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17 January 23

Affinity Water uses new technology to repair leaks faster and trains up a new generation of apprentices in leak detection

Following the big freeze thaw of this Winter Affinity Water is explaining to its customers how it is investing in and improving its leak detection work to find and fix leaks faster.

Since April 2022 (until Nov 22) our dedicated teams have fixed over 13,000 leaks, an equivalent of 78 million litres per day of water. This means it is already half-way to meeting its target to cut leakage by 20 per cent by 2020/2025 and by using a multi-pronged approach the Company is confident it is on track to achieve this commitment to its customers.

In a new podcast Wayne Novelli, the Business Lead for Active Leakage Control at Affinity Water, explains how investing in new technology and learning how to use it better, while also recruiting and training up a new generation of leakage technicians is helping the Company to improve its leakage performance.

He says: “We are trying to find ways of detecting and fixing leaks that are not reliant on acoustics. AI is helping us, and we are also building digital networks, and using situational tools which are still in the early stages of development. All this does help us narrow down an area when we have a problem, it makes our surveys more efficient”.

He gives us a fascinating insight into how the practices of detecting leaks in the past on old metallic pipes has now given way to using tools such as hydrophones on more modern plastic pipework so they can listen through water. Even so, the traditional methods of employing Leakage Technicians who use metal listening sticks to listen for leaks is still part of the evolving new mix.

Any noise such as that generated by traffic, aeroplanes, trains, wind and rain, people moving about, can make the job of listening for leaks that much more complex. Mr Novelli is interviewed by a road, allowing the podcast audience to hear for itself how difficult it is to hear above traffic noise.

In hot weather and in cold weather, the underground pipes move and are at greater risk of fracturing and leaking and there are more call outs for Mr Novelli and his teams.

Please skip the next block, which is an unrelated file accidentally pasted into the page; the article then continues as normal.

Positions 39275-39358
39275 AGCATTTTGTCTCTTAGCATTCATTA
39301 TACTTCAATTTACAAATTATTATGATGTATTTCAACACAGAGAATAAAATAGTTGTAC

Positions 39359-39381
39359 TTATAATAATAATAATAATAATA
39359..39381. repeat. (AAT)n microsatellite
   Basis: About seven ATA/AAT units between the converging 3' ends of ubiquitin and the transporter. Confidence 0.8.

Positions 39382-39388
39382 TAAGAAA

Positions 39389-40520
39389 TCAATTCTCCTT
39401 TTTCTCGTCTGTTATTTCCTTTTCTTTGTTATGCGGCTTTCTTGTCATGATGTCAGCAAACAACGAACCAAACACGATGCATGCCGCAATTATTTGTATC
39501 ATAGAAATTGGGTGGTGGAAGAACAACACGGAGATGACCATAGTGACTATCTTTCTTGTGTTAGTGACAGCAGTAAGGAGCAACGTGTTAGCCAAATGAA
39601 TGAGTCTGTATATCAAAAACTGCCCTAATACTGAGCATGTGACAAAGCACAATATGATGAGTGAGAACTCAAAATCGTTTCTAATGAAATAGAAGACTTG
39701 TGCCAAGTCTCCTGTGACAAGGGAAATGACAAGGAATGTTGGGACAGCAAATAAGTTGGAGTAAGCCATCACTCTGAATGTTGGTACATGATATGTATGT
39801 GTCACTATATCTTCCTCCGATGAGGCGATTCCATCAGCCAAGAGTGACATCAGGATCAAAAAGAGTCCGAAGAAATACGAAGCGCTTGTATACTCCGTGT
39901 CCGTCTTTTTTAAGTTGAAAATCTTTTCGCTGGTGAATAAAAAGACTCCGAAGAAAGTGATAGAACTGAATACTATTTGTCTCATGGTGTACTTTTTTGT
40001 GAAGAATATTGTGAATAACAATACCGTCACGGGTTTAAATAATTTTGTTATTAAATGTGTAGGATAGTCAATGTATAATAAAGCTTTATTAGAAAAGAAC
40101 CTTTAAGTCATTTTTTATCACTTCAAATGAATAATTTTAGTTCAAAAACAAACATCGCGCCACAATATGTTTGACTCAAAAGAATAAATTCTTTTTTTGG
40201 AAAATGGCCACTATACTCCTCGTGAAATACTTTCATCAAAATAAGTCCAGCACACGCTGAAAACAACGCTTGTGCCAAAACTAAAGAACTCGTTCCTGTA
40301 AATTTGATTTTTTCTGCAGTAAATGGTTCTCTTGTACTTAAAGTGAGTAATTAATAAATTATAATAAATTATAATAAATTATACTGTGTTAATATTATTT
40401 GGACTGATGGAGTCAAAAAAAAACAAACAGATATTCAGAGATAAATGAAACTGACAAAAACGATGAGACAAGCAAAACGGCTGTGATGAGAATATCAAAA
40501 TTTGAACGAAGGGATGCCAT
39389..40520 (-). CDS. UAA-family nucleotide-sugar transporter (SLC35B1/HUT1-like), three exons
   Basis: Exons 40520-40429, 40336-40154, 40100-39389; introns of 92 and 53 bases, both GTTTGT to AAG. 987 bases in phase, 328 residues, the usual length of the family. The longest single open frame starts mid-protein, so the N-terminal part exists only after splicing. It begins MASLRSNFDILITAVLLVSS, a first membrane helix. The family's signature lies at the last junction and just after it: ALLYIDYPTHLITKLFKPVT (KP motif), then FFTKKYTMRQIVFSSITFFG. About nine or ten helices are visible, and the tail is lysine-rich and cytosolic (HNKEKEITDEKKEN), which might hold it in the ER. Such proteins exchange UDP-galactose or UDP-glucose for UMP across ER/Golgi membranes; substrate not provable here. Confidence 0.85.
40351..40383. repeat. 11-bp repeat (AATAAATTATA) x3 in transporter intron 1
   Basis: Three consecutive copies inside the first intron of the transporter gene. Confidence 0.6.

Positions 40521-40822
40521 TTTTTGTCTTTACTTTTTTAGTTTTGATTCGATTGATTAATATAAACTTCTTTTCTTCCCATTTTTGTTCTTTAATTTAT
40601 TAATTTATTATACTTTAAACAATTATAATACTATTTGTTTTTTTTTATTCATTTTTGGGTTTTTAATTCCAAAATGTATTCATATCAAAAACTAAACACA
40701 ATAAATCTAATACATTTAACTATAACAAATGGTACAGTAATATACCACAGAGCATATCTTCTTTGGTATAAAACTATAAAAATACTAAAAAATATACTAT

He says young people are finding the leakage apprenticeships interesting as they combine both field work and the use of new data applications. “It’s challenging and engaging, and we all feel we are doing something good.”

They also employ fixed network loggers in areas with plastic pipes and technicians are sent out to confirm if there is a leak on the system when these loggers detect specific noises.

Another important tool in leak detection is the practice of splitting areas up into so called DMAs, District Meter Areas, so that the teams can determine more accurately when an unusual amount of water is being used in a locality and this in turn might be a sign there is a leak on the systems. These teams have the hard job of finding leaks below ground before they are spotted and complained about.

He said: “With the new trends we are better at preventing leakage in the first place. We have more and more tools that make us aware when there is a problem. We can then narrow down that area of interest. The equipment that enables us to locate the leaks is improving and then we can fix them faster”.

He said there was no “magic bullet” that would automatically solve leakage but that having a “strong foundation” for their work through their management structures and imparting the skills to use the basic tools and new technology better would help them make the right decision in where to dig for the leak.

He continued: “You have to make a judgement, draw a circle and say that is where I want you to dig. It’s these real basic detection skills that are helping us to find and fix leaks faster and that our apprentices are learning”.

He then illustrates how this is done when you are by a road. “We need to listen for the leak noise coming up from the road surface and then we do a whole load of checks and processes. The leak isn’t necessarily where the noise is and then when we do find it, we also have to ensure we can get to our Main!”

Mr Novelli ended the podcast by saying how much he enjoyed his work and helping to enhance the environment: “I got into it because of someone I knew that did it and it sounded interesting. I always wanted to do something that adds value and reducing leakage and saving water was always important and as the years have gone on it’s become more and more environmentally important. There’s still so much to learn and there’s still so much to progress. I’ve been doing this since 1997 and I can still learn something every day. I always say to the apprentices you will learn something every day. That is a great feeling going home at the end of the day and knowing you have done something that has made a difference but knowing you are part of improving the future environment”.

Affinity Water is asking its customers and stakeholders to “have a say” in how they would like the Company to plan for its water supplies in the short and longer terms with the challenges that an increasing population and climate change present.

The Draft Water Resources Management Plan 2024 sets out the Company’s roadmap to provide a reliable, resilient, sustainable, efficient, and affordable water supply to its customers between 2025 and 2075. It highlights the challenges it will face and how it intends to maintain the balance between water supply and demand, while protecting the environment. The plan covers leakage.

We can help customers to do their bit by saving water, energy and money off their bills with free water-saving devices, visit

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